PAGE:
Recently I interviewed a man who, almost 30 years ago, divorced his first wife and was left struggling financially for the rest of his life.
She took a large chunk of the savings, the super and other assets - all legally. He understood the process, was resigned to it and was now happily married to his second wife. And yet, when I asked him what he would have done differently to avoid arriving at old age without assets, the only thing he said with any certainty was that he would not have allowed his first marriage to disintegrate. He felt that doing so had ultimately caused his current struggle.
Of all the men and women I talked to, those who arrived at retirement with a financial cushion were still married to their original spouses.
It could be the ones who remained married were more conservative in life and in finances, or maybe it was just coincidence that marriage breakdown seemed such a persistent factor in a bleak retirement outlook.
Of course, few people would argue that couples locked into a bad marriage should be compelled to chunter on eternally, even if there is a high cost (literally) to splitting. But it did make me wonder if the prevailing narrative of divorce - impoverished woman, well-off man - was lopsided; whether, in fact, men struggle just as much to regain lost financial ground.
A recent Journal of Men's Health article says men who split from their partners, and those who remain unmarried, tend to die sooner than those who are married. Authors Daniel Felix, David Robinson and Kimberly Jarzynka have found poor health is endemic in men who have separated - whether it's minor ailments, heart disease or cancer.
Mental health also takes a battering in the divorced/single man demographic - depression, alcohol and drug abuse and suicide are far more frequent, with such men 10 times more likely to need psychiatric care.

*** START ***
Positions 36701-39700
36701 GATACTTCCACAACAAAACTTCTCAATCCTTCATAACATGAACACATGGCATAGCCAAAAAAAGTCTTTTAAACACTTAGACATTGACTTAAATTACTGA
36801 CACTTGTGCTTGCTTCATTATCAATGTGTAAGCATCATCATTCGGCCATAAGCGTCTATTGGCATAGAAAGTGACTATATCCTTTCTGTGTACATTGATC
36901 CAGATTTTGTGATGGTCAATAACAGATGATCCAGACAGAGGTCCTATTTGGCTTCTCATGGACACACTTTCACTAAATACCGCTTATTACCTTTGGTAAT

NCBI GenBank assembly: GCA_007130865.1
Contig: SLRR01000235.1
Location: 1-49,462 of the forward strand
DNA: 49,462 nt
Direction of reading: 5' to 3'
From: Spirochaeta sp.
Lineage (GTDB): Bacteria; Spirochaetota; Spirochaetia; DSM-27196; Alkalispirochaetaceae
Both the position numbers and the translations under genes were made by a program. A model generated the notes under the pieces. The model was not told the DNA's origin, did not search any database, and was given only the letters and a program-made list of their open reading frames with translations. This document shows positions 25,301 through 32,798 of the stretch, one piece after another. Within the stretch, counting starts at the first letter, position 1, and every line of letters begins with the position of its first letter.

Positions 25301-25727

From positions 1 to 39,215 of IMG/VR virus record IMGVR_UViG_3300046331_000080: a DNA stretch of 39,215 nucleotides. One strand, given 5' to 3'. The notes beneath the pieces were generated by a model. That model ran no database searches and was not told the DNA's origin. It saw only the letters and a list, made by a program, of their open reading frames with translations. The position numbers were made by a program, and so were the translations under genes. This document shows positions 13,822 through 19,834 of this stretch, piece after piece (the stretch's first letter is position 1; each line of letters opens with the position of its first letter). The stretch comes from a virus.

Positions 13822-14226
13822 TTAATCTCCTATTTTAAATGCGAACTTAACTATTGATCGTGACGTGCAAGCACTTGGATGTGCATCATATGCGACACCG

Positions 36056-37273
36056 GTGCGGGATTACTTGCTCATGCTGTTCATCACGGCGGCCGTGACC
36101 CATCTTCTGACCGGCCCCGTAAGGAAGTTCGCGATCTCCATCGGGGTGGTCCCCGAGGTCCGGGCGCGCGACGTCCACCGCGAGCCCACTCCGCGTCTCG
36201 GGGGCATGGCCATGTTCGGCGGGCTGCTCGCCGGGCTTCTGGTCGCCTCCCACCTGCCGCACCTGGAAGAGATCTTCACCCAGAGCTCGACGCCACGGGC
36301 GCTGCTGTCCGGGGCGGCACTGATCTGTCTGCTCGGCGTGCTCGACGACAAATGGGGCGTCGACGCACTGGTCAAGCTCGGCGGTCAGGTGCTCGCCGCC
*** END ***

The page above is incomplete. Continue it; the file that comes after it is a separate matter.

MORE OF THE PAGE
The article did not address financial ruin, but there's no doubt it affects divorcing partners. And with more than a third of marriages failing in many countries, it seems a lot of people are knee-capping their financial prospects fairly early in the piece.
Could there, then, be some benefit to the state "incentivising" a more traditional household set-up? In New Zealand, it seems an unlikely direction to take - income "splitting" has already been rejected - but in Britain, the ruling Conservative Party is favouring marriage with plans to introduce something similar: allowing stay-at-home mothers to transfer £1000 of their personal tax allowance to their spouse, boosting the family's income by up to £200 a year (as long as the spouse doesn't make more than £42,285).
Naturally, bad marriages will still fail and many people see divorce as preferable to a miserable partnership. But if there is still any doubt about the major downsides to divorce, other than the effect on families, a visit to someone trying to retire without any extra money might just provide a salutary reminder.
Prize-winning illustrator Anna Crichton, whose work appears on this story, and Peter Collis are exhibiting their ceramic art. Venue: Corelli's Cafe, Victoria Rd, Devonport. Opening night: Tuesday, October 22, 7-8pm. Exhibition runs until November 18.